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A Familiar Cetacean.

Mr Mannington, Qaffyn, "writes to the " Argus " us follows : An instance of sustained endurance on the part of a sperm whale was witnessed by us during our passage round the Cape m the s.s. Port Adelaide that you may consider worth recording. â–  On the morning of the 17th July a sperm whale was noticed alongside. The creature was about 47ft long, and light, with brown patches about him. He was quite fearless, and spent the whole day diving under the ship, first blowing on one side and then on the other, and m such ' close proximity to the vessel that one might have touched him frequently with an ordinary fishing rod. My ; boy and several of- the, other children amused themselves by throwing potatoes into his blow holes. When successful the potatoes were ejected with great violence. The chief officer fjossetfhalf- ft" empty' cask on to his head, and' fpr a moment it rested there, giving the anijnal a very strange appeariwce. The Mrliole, of that night he. remained clb.se tfj us, and from thence on until the i'nqroing of the 22nd, haying spent four ' gjifcire 4ays"witih u,s, and. travelled. 880

miles at a pace varying from seven to 10| knots. The two last days he spent beneath the ship's quarter, where the effort to swim was considerably lessened by fihe ship's current. Once or twice during the Last day he dived under us, and on the last occasion severely scratched his back (for about Bft along the spine) against Hie bottom. Only on one occasion did he come m contact with the propeller, and then % piece of fiesh about the size of one's hand was removed from the side of his head. In the opinion of everyone on board, he had by the close of the third day grown very much thinner, that he was growing weary wap painfully obvious from the increased frequency of his spouting—which spouting by the way was very disagreeable, quite preventing the use of one side of the main deck as a promenade. At first the sight of a whale alongside, so near that one could have jumped upon it with ease, was a constant source of amusement to both children and adults, but gradually either from the little jokes about Jonah, or the fact that our boiler tubes started leaking, the idea took possession of both crew and passengers that he brought bad luck for us, and when at last he went away the whole ship gave a sigh of relief.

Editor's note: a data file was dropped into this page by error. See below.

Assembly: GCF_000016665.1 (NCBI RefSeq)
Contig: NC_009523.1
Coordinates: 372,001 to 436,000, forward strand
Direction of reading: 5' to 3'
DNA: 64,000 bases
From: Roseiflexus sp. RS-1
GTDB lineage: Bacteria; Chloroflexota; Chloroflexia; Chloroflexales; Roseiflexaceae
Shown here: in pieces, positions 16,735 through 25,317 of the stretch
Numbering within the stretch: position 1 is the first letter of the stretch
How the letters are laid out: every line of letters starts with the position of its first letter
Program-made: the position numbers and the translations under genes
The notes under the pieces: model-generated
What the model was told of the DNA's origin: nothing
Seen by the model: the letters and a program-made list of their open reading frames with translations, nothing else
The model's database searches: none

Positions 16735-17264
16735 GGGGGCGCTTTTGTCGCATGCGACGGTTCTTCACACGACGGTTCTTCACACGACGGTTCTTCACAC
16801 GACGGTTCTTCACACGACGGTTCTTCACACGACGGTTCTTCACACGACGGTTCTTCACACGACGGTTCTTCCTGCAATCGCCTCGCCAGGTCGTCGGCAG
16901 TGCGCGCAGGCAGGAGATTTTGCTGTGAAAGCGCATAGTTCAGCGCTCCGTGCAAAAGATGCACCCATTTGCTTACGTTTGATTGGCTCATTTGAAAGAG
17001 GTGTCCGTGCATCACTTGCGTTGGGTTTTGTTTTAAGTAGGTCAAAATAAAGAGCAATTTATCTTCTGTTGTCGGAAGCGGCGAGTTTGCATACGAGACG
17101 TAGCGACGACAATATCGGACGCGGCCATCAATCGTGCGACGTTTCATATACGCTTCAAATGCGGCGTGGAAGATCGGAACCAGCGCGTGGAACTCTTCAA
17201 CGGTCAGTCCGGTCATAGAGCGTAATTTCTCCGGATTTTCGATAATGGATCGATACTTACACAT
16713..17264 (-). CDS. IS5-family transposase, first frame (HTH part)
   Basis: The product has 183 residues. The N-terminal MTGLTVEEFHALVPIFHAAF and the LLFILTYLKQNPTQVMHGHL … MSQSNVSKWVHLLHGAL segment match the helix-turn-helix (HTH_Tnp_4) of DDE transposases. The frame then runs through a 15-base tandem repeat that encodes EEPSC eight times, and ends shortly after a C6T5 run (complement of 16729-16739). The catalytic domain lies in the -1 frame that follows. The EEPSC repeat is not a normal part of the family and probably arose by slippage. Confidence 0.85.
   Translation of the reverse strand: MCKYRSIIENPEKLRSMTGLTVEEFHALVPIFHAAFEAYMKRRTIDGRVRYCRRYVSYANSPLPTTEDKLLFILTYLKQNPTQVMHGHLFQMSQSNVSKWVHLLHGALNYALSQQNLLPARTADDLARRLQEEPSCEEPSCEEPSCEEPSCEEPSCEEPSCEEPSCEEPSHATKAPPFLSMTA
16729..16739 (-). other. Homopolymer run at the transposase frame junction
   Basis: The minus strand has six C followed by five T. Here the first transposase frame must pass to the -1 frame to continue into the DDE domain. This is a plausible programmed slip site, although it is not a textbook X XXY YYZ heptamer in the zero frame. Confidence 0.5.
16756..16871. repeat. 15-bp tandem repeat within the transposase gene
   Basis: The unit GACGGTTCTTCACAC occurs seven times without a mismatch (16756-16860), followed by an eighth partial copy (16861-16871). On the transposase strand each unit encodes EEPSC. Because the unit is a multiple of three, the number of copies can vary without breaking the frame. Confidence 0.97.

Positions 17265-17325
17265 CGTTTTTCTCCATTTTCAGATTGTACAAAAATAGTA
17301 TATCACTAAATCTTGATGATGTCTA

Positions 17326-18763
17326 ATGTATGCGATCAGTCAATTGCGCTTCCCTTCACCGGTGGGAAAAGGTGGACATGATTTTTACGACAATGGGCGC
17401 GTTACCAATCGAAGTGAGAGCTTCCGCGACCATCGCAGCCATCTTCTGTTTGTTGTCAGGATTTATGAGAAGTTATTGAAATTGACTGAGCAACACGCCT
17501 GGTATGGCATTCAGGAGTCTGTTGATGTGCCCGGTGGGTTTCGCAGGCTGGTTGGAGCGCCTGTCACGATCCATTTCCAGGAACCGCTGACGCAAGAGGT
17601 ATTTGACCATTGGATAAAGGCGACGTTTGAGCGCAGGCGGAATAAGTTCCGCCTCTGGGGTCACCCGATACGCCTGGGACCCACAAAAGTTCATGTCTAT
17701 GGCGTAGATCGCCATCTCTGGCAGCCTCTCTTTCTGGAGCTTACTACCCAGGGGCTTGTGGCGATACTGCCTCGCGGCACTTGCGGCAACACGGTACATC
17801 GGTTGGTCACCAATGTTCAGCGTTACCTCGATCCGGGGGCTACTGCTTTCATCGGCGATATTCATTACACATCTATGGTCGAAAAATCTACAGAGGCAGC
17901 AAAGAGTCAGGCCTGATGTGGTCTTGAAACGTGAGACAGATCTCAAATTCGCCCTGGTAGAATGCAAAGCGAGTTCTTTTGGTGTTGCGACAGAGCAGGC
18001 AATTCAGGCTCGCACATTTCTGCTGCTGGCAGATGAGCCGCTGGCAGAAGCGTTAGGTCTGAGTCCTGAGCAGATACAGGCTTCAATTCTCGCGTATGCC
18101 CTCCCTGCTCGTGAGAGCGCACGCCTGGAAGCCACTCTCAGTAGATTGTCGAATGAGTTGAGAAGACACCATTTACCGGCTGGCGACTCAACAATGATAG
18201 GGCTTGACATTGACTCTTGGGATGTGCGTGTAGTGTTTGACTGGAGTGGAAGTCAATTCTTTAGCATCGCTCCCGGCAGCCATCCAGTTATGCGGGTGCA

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Permanent link to this item

https://paperspast.natlib.govt.nz/newspapers/AG18900901.2.12

Bibliographic details

A Familiar Cetacean., Ashburton Guardian, Volume VII, Issue 2506, 1 September 1890

Word Count
421

A Familiar Cetacean. Ashburton Guardian, Volume VII, Issue 2506, 1 September 1890

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